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Steam boiler zoning

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Kirby83
Kirby83 Member Posts: 5
edited December 2020 in Strictly Steam
Bought a place with a new boiler 2 years old. There have been constant complaints about water hammering from the occupants.  It’s a 1 piped system that has zone valves for each unit.  I am going to try and lock valves open and install 1 thermostat for the boiler to run from.  It didn't make sense that the zoning was in place and could support running the boiler with multiple closed valves.  Looks like zoning was put in at some point over the years but not original to home in 1924.  The main line air vents were also leaking.  Does trying to remove the zoning make sense to do?  Thanks for the help

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  • Jamie Hall
    Jamie Hall Member Posts: 23,324
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    Zoning a steam system -- either one pipe or two -- can, in principle, be done. To do it in a way which ensures that water hammer and condensate return problems do not occur is very difficult, and requires real expertise to accomplish. It's not just a matter of sticking a valve in the runouts or mains.

    If you are really fortunate, the valves are full port types and you will just be able to lock them open. If they are not, just locking them open probably will not get rid of the water hammer problems, and they may need to be removed.

    Once the radiators are balanced (replace the main venting first, if it has failed -- and find out why they failed; most likely excess pressure) then if certain apartments are too warm, you can put Temperature Regulating Vents on the radiators which are too hot. Make sure the radiator valves are fully open and stay that way -- you may have to remover the handles to discourage do it yourself tenants.
    Br. Jamie, osb
    Building superintendent/caretaker, 7200 sq. ft. historic house museum with dependencies in New England
    AMservices
  • AMservices
    AMservices Member Posts: 610
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    I would recommend using a tekmar 279 
    https://drive.google.com/file/d/0B4n0oB67-zeFbnBnVWpsRzhEX1E/view?usp=drivesdk
    It will control the boiler based on outdoor temperature. 

    Install TRV air vents so every radiator can be its own zone. 

    Then correct near boiler piping so there boiler is producing dry steam. 
    Look over all the piping. Make sure all the radiator valves are tight and not leaking.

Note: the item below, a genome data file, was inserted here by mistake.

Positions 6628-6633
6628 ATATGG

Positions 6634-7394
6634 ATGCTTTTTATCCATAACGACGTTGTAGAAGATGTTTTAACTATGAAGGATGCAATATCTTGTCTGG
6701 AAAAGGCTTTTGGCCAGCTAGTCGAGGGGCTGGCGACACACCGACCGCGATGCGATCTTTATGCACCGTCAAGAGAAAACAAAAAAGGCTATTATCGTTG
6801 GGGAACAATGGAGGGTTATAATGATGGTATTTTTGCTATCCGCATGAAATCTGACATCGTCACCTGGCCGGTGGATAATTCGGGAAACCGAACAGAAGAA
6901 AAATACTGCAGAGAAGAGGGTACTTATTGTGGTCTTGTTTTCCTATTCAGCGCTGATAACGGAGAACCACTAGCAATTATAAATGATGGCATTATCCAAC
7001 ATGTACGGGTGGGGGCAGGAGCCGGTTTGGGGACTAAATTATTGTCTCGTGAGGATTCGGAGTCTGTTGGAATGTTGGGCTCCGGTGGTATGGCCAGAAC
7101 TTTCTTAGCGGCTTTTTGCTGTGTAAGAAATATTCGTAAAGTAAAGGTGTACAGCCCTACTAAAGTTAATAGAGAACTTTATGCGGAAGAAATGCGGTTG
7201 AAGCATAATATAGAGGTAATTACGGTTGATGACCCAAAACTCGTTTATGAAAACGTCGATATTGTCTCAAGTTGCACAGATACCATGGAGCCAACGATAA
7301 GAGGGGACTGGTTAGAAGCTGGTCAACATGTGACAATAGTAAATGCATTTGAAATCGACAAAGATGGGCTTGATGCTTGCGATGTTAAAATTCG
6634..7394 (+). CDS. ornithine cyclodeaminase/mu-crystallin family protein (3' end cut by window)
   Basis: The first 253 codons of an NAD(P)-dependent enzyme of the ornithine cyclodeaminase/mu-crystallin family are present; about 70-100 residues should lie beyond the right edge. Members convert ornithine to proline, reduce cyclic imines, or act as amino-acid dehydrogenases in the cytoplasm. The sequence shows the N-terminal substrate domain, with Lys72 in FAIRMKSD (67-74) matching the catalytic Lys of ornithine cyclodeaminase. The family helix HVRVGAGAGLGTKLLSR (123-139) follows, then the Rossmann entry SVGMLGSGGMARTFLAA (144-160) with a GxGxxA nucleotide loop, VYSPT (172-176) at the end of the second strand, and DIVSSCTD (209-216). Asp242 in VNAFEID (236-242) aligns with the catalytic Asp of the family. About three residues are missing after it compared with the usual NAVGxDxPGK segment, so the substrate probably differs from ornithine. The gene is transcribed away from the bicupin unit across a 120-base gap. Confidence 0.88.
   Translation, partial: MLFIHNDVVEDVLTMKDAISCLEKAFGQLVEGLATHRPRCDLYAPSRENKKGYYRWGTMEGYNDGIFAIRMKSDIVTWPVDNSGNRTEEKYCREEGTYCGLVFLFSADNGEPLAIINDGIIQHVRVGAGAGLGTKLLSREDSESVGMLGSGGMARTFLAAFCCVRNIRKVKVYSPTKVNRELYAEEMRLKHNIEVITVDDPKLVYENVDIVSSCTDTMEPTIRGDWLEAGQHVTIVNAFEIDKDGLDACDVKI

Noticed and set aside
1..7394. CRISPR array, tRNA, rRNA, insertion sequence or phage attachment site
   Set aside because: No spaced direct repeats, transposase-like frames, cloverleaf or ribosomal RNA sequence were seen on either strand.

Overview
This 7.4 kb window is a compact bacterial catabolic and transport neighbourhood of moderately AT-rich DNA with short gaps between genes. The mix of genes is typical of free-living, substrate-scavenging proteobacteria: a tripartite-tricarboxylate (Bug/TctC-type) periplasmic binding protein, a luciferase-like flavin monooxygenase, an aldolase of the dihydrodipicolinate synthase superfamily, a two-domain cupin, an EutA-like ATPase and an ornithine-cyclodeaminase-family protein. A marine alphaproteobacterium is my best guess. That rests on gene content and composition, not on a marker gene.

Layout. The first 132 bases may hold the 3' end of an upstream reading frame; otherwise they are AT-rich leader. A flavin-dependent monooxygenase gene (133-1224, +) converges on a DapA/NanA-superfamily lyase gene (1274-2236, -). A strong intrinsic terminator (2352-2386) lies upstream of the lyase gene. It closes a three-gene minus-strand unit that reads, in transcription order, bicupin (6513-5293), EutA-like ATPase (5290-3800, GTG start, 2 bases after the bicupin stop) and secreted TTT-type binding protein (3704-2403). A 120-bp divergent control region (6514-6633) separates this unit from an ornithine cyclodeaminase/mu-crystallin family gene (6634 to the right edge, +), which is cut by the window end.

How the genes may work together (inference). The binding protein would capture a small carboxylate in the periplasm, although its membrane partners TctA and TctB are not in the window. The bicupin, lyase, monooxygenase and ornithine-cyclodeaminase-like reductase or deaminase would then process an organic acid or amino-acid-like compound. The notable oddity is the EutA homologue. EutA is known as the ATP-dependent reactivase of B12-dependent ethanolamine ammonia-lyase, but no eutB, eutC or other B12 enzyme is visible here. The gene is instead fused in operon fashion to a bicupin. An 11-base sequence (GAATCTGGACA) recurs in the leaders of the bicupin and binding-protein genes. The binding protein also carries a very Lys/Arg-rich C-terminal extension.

Pay special attention to how all the air is getting out and how all the condensate returns. 
  • Kirby83
    Kirby83 Member Posts: 5
    edited December 2020
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    Thanks for the info. I think the Hoffman #45 may be too small and couldn’t handle the pressure. I replaced them a couple of months ago just using what was there and think it’s time to go with a different one. Does Gorton #1 make sense? I have 4 to replace. Old photo attached. I also took one of the zone valves that I plan on opening tomorrow and new thermostat.  Also added picture of piping.  I checked the manual and couldn’t find any diagrams of the dual supply line to compare against what they did but it looks incorrect?  Thanks again for all the help 
  • Kirby83
    Kirby83 Member Posts: 5
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  • Kirby83
    Kirby83 Member Posts: 5
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    Thanks for the advice! I was able to get the valves locked open and put a main temporary thermostat to run the system.  2 main vents were replaced with Hoffman #45s that I cleaned up and had on hand for the time being.  I’m wondering if they are still too small though.   Water level normalized in the boiler and water hammer and knocking has completely stopped.  Had a service call today for newer tenant with heat complaint.  Radiator valves were partially closed and I adjusted venting.  Gonna check out TRVs and new thermostat now.  Wouldn’t have been able to get this figured out without this site!  Beats the system replacement that was recommended by pretty reputable local company(boiler is 2 years old). You folks are awesome.  
    ethicalpaul
  • motoguy128
    motoguy128 Member Posts: 393
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    Could put big mouths on the mains.  But I would install a strainer and a 12” pipe nipple to keep water/debris  out.  
  • dopey27177
    dopey27177 Member Posts: 887
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    zoning any steam system requires a condensate pump and a T stat for each zone or sufficient height for condensate to over come the the steam pressure in the boiler.

    See the enclosure



  • ChrisJ
    ChrisJ Member Posts: 15,706
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    That piping by the boiler is going to hammer no matter what you do.

    Unfortunately it needs to be completely redone.

    Single pipe quasi-vapor system. Typical operating pressure 0.14 - 0.43 oz. EcoSteam ES-20 Advanced Control for Residential Steam boilers. Rectorseal Steamaster water treatment